Cryptocurrency mining has taken something of a backseat since Bitcoin crashed in early 2018. With the price steadily recovering, however, it is still practiced by a lot of people looking to essentially make a little money using nothing more than the power of their PC. It does, however, perhaps come to something when staff at a nuclear power plant not only feel the need to engage in this but also doing so on the company time!
In a report via ZDNET, however, staff working at a nuclear plant in Ukraine did exactly this. Now, I know what you’re thinking… did they use the plants ‘supercomputer’ to generate Bitcoin? No, unfortunately, it’s a lot more disturbing than that.
Nuclear Plant Workers Compromise Security by Mining Cryptocurrency
So what exactly happened here? Well, various workers at the plant were found to be bringing in their own mining systems. They would then hook them up and run them from the ‘office’. This, of course, has a number of benefits for them. Most notably the fact that they’re running up someone else’s electric bill rather than their own. This isn’t, incidentally, uncommon as we once reported how a schools headmaster in China was running his (surprisingly elaborate) cryptocurrency mining set-up from the school he ran.
To achieve this, however, they had to connect their systems to the ‘work’ internet. As such, a nuclear power plant was exposed to the internet at large. Yes, no security between the outside world and a nuclear plant other than (probably) Windows Defender! – I’d dread to think of the ransomware price placed on a nuclear power plant!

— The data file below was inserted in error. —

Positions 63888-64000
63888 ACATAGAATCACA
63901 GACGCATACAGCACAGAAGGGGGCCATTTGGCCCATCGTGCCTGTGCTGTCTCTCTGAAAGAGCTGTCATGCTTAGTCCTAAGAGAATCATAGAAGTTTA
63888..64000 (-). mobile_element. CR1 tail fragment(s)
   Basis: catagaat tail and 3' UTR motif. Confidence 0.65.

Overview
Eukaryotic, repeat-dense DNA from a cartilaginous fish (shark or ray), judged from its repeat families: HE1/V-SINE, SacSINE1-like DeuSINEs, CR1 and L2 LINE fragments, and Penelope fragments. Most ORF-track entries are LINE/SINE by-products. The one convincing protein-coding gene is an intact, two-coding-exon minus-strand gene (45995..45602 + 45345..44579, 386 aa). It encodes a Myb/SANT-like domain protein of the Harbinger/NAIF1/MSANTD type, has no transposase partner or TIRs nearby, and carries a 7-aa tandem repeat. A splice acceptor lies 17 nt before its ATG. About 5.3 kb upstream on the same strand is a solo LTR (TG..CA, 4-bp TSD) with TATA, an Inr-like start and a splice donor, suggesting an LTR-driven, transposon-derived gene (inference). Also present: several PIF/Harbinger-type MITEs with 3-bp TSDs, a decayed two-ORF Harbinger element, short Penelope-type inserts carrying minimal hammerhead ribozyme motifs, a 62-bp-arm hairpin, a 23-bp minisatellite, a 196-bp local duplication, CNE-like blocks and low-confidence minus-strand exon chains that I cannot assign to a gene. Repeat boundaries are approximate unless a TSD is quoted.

What Has Happened Since?
Since the discovery (which came following a government raid) it has been reported that several staff members have been arrested. They (as you might expect) have had their equipment seized, and likely face very serious charges likely leading to a custodial sentence. This isn’t just stealing electricity, after all, it’s compromising a nuclear power plants security! Oh, and the small matter of that the plant (as most do) had a strict no external technology policy.
Although details on their set-ups have not entirely been disclosed, it is known that at least 2 mining systems were found featuring a total of 11 AMD Radeon 470 graphics cards.
We do, of course, hope that this is only an isolated incident. Otherwise, we can only pray that this acts as a deterrent to anyone else who thinks mining on the company clock is a safe and sensible idea!
What do you think? – Let us know in the comments!